Lefonze Williams, the dogs’ owner, and another man were arrested. Williams was later indicted on 36 counts of dog fighting.
His attorney said in court that Williams loved and bred his dogs but didn’t fight them, that he sold pit bulls overseas and bought them from as far away as Russia.
In April, Superior Court Judge Hugh Lewis ordered Williams to pay $13,698 so Animal Control could treat, feed and evaluate the animals for a month.
Instead, on May 10, Williams turned them over to Animal Control.
Letting the dogs speak
In other places or other times, that would have amounted to a death sentence. But the Animal Control staff prides itself for taking a more progressive approach that tries to salvage a fighting dog’s life.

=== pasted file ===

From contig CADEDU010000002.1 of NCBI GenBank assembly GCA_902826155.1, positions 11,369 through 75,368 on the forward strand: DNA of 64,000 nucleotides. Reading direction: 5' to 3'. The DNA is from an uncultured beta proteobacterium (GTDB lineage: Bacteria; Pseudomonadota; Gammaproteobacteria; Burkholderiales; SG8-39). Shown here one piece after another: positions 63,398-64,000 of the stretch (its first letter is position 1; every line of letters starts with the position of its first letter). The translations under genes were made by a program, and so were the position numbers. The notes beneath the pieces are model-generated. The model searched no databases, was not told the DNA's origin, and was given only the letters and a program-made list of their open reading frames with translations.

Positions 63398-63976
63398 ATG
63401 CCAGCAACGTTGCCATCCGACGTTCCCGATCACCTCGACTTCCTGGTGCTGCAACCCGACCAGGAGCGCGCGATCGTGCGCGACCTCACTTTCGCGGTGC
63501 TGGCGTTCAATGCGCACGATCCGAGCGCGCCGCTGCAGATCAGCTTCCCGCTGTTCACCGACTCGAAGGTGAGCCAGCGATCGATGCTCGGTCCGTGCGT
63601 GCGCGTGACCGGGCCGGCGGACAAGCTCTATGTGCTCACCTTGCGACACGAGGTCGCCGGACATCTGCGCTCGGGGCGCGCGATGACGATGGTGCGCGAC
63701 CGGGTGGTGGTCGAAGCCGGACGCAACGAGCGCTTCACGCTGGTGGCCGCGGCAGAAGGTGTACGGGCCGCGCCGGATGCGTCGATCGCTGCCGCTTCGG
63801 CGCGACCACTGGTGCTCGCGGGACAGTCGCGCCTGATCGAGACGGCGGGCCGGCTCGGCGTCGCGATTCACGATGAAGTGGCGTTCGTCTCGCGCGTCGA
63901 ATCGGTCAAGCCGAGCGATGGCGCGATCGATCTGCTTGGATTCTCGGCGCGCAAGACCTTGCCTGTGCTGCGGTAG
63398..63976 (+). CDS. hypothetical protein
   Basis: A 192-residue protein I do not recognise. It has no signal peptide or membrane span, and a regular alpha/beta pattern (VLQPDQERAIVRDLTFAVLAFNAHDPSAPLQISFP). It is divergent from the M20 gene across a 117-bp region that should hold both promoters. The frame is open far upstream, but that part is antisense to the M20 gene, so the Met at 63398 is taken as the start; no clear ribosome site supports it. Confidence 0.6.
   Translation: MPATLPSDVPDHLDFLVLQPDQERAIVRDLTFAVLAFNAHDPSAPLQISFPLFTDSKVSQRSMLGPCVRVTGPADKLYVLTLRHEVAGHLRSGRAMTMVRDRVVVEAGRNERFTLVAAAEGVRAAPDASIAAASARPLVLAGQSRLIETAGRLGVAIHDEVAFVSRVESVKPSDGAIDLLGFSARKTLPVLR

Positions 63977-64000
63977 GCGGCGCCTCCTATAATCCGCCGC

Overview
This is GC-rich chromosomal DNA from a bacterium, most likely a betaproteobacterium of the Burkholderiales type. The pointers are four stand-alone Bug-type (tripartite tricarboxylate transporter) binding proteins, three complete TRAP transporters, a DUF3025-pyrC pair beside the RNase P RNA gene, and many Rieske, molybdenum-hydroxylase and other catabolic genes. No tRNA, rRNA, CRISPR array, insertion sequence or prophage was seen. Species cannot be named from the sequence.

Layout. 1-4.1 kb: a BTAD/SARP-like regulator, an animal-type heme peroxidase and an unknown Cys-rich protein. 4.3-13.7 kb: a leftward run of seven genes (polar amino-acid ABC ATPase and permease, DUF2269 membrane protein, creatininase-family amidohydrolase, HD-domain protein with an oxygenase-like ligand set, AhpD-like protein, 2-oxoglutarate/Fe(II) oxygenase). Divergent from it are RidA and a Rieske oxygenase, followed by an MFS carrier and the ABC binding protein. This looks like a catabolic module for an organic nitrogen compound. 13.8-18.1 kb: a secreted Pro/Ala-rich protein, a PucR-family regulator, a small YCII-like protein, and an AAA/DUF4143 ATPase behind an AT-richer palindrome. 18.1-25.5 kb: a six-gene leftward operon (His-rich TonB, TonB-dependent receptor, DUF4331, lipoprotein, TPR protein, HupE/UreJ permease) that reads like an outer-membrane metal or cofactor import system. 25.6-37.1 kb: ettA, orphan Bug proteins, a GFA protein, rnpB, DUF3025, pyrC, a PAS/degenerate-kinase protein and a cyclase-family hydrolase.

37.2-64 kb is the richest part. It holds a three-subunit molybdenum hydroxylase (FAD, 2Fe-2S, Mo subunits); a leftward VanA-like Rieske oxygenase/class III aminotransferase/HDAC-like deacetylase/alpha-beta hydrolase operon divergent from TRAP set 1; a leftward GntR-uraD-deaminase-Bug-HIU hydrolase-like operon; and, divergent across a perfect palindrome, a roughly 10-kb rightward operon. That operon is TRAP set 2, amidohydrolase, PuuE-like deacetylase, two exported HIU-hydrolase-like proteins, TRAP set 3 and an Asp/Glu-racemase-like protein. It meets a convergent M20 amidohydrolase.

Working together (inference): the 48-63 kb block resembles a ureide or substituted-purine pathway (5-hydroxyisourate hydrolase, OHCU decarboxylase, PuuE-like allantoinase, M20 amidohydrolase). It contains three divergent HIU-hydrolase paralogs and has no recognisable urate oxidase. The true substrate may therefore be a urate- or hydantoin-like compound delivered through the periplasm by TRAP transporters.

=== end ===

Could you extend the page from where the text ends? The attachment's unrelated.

“You can’t lump them all into one stereotype, that they’re all bad dogs, all aggressive, all killers,” says Julia Conner, Animal Control’s humane-education officer.
So on the week of May 26, some staff members of the Animal Farm Foundation in New York, which specializes in working with pit bulls, arrived in Charlotte.
Bernice Clifford spent about 45 minutes with each of the dogs and worked with several of the Animal Control staff. She stayed almost four days.
“We let the dog speak for him or herself and let us know who they are,” said Stacey Coleman, the foundation’s executive director. “Every single dog needs to be treated as an individual.”
A case in point: One of the pits Clifford met went by the name of “Hit Man.”
“Oh my goodness, he was so lovely, just so soft and gentle when we had him in the play yard,” Clifford said this week, “Just a really, really, really good dog.”